help for feeding and swallowing issues
What are pediatric feeding and swallowing issues?
The simple ability to consume food is one most of us take for granted. But for some children, getting adequate nourishment is far from simple. Feeding and swallowing problems (dysphagia) are extremely complex and surprisingly common in children. Without appropriate treatment, these disorders can have lasting effects on a child's physical and emotional development, plus create anxiety for parents eager to meet those basic needs. Parents and caregivers of children who will not eat are faced with a difficult and often puzzling challenge. Because the relationship between weight gain and a child’s experience with food can be complicated, there is rarely an easy solution when a feeding problem arises.
Children of all ages may be affected by feeding and swallowing problems. The causes are numerous and include – but are not limited to – birth defects, genetic disorders, food aversions, gastrointestinal disorders, environmental issues, vomiting, respiratory problems, food allergies, trauma, injuries, or premature birth.
How do you treat swallowing disorders?
At smallTalk, we use a methodical and multidisciplinary approach incorporating the whole child. Environment, cognition, sensory systems, oral-motor abilities, learning and behavioral personalities integrate with the muscles and organs associated with eating – the entire system must be assessed. Each treatment plan is as individual as each child.
What about “picky eaters?”
Focus is placed on increasing a child’s comfort level by exploring and learning about the different properties of food. This approach allows a child to interact with food in a playful, non-stressful way, beginning with the ability to tolerate the food in the room and in front of him/her, then moving on to touching, kissing, and eventually tasting and eating foods.
Children's nutrition doesn't have to be frustrating. Consider these strategies to avoid power struggles and help the picky eater in your family eat a balanced diet.
Respect your child's appetite — or lack of one
If your child isn't hungry, don't force a meal or snack. Likewise, don't bribe or force your child to eat certain foods or clean his or her plate. This might only ignite — or reinforce — a power struggle over food. In addition, your child might come to associate mealtime with anxiety and frustration or become less sensitive to his or her own hunger and fullness cues. Serve small portions to avoid overwhelming your child and give him or her the opportunity to independently ask for more.
Stick to the routine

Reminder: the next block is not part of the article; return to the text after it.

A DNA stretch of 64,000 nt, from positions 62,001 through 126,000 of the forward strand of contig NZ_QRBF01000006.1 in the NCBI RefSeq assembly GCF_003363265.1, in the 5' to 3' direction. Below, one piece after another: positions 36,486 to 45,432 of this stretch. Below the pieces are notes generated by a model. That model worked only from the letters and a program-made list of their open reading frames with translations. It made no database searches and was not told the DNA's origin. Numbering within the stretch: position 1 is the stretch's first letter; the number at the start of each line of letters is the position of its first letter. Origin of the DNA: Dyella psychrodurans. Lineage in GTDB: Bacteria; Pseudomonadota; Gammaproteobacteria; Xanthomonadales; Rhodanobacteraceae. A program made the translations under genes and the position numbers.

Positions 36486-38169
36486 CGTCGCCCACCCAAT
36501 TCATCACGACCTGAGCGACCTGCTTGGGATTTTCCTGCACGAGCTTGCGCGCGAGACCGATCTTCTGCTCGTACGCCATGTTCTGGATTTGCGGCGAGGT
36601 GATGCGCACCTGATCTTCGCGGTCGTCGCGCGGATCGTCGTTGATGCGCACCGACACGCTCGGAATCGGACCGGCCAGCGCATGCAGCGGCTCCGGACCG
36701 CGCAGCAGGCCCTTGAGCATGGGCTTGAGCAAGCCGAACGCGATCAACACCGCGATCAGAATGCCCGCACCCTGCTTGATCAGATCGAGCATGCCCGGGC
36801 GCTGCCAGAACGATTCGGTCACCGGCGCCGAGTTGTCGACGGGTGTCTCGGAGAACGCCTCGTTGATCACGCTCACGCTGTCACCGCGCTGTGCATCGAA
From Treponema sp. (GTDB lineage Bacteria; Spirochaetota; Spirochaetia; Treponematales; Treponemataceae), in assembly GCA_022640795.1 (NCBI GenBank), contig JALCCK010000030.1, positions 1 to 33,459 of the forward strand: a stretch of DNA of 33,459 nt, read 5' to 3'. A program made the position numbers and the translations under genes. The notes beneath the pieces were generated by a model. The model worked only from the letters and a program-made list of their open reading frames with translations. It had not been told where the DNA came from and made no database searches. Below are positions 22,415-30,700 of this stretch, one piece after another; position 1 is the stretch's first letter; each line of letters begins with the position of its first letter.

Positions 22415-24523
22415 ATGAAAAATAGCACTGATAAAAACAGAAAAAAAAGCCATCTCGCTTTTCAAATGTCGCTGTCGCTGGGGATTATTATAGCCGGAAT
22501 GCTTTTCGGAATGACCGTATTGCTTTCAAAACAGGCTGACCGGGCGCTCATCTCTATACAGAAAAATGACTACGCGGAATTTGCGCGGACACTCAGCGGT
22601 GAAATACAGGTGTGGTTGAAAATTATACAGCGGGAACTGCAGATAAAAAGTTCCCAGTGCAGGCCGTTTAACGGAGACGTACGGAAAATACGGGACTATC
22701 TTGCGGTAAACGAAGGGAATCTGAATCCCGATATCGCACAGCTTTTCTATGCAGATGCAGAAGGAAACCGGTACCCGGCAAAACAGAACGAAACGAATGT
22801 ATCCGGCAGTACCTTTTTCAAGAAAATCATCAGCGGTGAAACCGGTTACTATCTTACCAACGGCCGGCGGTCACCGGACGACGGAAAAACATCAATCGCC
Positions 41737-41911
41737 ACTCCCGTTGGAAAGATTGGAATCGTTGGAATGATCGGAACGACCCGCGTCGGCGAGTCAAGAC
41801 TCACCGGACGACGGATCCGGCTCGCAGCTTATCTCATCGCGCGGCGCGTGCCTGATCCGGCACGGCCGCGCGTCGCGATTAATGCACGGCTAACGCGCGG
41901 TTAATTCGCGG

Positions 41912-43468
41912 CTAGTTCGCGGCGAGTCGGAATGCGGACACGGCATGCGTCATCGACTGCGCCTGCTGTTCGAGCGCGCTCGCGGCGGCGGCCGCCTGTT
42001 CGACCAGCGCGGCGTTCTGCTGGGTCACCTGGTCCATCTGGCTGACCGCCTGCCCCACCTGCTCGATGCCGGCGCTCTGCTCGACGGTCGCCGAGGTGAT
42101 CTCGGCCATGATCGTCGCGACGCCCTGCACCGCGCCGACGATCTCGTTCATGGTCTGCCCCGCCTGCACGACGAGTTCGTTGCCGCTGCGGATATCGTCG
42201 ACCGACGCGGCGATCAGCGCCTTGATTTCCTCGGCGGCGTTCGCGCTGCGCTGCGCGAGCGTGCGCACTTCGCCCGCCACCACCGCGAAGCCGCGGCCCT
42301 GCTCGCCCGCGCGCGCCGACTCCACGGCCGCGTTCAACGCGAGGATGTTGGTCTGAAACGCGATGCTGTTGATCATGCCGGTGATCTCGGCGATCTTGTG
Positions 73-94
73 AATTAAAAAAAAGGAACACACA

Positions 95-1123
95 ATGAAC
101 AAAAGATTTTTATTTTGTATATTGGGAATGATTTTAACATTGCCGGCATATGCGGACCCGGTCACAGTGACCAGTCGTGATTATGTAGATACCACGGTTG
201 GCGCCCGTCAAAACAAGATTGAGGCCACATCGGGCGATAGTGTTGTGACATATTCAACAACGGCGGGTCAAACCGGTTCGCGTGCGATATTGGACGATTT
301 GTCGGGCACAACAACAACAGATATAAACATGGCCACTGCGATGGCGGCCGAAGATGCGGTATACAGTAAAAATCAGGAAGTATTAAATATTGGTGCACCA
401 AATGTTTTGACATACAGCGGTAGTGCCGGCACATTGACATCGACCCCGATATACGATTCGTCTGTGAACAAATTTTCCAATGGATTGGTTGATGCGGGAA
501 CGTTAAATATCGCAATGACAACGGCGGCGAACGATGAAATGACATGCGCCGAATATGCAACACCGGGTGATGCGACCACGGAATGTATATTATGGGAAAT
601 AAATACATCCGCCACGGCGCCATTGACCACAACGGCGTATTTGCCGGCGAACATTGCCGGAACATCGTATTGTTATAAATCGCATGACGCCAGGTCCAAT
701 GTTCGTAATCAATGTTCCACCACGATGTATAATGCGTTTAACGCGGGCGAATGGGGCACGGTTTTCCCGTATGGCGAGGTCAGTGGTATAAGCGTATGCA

Serve meals and snacks at about the same times every day. You can provide milk or 100 percent juice with the food, but offer water between meals and snacks. Allowing your child to fill up on juice, milk or snacks throughout the day might decrease his or her appetite for meals.
Be patient with new foods
Young children often touch or smell new foods, and might even put tiny bits in their mouths and then take them back out again. Your child might need repeated exposure to a new food before he or she takes the first bite. Encourage your child by talking about a food's color, shape, aroma and texture — not whether it tastes good. Serve new foods along with your child's favorite foods.
Make it fun
Serve broccoli and other veggies with a favorite dip or sauce. Cut foods into various shapes with cookie cutters. Offer breakfast foods for dinner. Serve a variety of brightly colored foods.
Recruit your child's help
At the grocery store, ask your child to help you select fruits, vegetables and other healthy foods. Don't buy anything that you don't want your child to eat. At home, encourage your child to help you rinse veggies, stir batter or set the table.
Set a good example
If you eat a variety of healthy foods, your child is more likely to follow suit.
Add chopped broccoli or green peppers to spaghetti sauce, top cereal with fruit slices, or mix grated zucchini and carrots into casseroles and soups.
Turn off the television and other electronic gadgets during meals. This will help your child focus on eating. Keep in mind that television advertising might also encourage your child to desire sugary or less nutritious foods.
Don't offer dessert as a reward
Withholding dessert sends the message that dessert is the best food, which might only increase your child's desire for sweets. You might select one or two nights a week as dessert nights, and skip dessert the rest of the week — or redefine dessert as fruit, yogurt or other healthy choices.
Don't be a short-order cook
Preparing a separate meal for your child after he or she rejects the original meal might promote picky eating. Encourage your child to stay at the table for the designated mealtime — even if he or she doesn't eat. Keep serving your child healthy choices until they become familiar and preferred.
If you're concerned that picky eating is compromising your child's growth and development, consult your child's doctor. He or she can plot your child's growth on a growth chart. In addition, consider recording the types and amounts of food your child eats for three days. The big picture might help ease your worries. A food log can also help your child's doctor determine any problems; he may refer your child for a feeding evaluation.
In the meantime, remember that your child's eating habits won't likely change overnight — but the small steps you take each day can help promote a lifetime of healthy eating.